Court Order to Turn Over Unencrypted Files not the Same as Order to Turn Over Password (Fricosu Revisited)
In my first post of this year I commented on U.S. v. Ramona Camelia Fricosu, in which it was widely reported the government was trying to compel the Defendant to turn over the password to an encrypted hard drive found on a computer in her home. See: http://simonkraussprivacyeye.com/2012/01/08/should-a-defendant-be-compelled-to-provide-prosecutor-with-password/
I, and others, believed the court would not allow the government to compel the Defendant to turn over the password as the 5th Amendment protects against compelling a Defendant to self-incriminate and turning over a password shows control over the encrypted hard drive and any incriminating information on it. Basically, the Defendant does not have to disclose something in their mind that is self-incriminating. For example, another court found that a Defendant did not have turn over the combination to a safe.
This past week, the judge made his decision. Contrary to what others may report, In the Fricosu case, Judge Blackburn did order Ms Fricosu to disclose the password to the computer found in her home. He did order her to turn over the unencrypted files. While the result is the same, the government gets to see the unencrypted files, there is a difference between having the government compel the disclosure of a password as opposed to the unencrypted hard drive.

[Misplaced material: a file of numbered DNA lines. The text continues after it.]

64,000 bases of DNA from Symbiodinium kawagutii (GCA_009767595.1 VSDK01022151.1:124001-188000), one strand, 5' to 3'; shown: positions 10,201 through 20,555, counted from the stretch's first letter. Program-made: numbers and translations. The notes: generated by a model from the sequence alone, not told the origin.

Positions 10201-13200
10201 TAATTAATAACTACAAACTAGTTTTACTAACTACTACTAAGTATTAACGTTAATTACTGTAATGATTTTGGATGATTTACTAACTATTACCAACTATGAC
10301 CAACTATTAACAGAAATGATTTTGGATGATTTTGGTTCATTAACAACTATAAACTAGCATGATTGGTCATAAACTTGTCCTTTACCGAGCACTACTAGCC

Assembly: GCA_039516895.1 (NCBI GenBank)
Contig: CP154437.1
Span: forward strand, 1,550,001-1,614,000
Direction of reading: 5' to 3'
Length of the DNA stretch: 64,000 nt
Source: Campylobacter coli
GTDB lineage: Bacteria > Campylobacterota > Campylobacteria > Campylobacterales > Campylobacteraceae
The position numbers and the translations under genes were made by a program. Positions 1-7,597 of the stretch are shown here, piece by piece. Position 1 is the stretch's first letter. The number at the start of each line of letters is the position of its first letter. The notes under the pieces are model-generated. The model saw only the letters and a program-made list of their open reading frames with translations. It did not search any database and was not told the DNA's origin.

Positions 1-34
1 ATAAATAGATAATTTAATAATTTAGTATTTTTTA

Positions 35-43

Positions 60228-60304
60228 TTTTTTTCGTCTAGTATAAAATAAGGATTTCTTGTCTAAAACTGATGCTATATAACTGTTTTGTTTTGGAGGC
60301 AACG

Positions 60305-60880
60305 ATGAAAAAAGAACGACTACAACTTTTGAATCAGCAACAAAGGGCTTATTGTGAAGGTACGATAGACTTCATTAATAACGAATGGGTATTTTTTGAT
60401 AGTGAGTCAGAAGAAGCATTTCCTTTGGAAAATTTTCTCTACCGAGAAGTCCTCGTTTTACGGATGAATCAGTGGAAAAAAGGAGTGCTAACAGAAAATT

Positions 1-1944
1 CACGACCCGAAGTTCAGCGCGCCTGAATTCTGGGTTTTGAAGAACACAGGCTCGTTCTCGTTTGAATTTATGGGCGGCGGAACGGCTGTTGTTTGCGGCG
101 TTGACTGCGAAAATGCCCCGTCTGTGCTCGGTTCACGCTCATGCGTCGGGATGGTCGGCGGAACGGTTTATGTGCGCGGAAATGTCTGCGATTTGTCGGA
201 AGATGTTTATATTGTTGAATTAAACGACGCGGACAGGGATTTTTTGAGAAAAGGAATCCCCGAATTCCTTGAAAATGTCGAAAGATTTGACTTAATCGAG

First, it helps to know some key facts. Firstly, the government had a lawfully acquired phone surveillance tape between Ms. Fricosu and her ex-husband in which they acknowledge that the computer is hers. Second, the encrypted file on the computer was called “WORKGROUP Ramona” which the government demonstrated would be the name the computer would automatically assign the file based on who owned the computer. Lastly, the government had offered Ms. Fricosu immunity for her testimony.
Previous case law has established that the government can compel a defendant to turn over something that the government lawfully knows exists (as opposed to government knowing about something based on unlawful acts). In this case, the government knew the file existed and that is was under Ms. Fricosu’s ownership and control. The government also presented detailed evidence which convinced Judge Blackburn that no one else had just named the file “Ramona” or that the computer had been moved during the search of her home.
From the judge’s perspective, by a preponderance of the evidence, the government knew it was Ms. Fricosu’s computer and the she had created the file. In addition, the government could not use the fact that Ms. Fricosu decrypted the file as evidence to prosecute Ms. Fricosu in any prosecution. Therefore, there was nothing incriminating in having Ms. Fricosu turn over to the government the unencryped file. Unlike a password, the file was not in Ms. Fricosu’s mind and, in any event, whatever was in the file couldn’t be used against her.
The case may have come out differently with a different set of facts. I am left wondering about, as it was apparently not argued (or at least addressed in the Order) is that Ms. Fricosu is ordered to produce something that does not exist. There was no unencrypted file until Ms. Fricosu was ordered to create it.
A copy of Judge Blackburn’s order may be found at: http://www.wired.com/images_blogs/threatlevel/2012/01/decrypt.pdf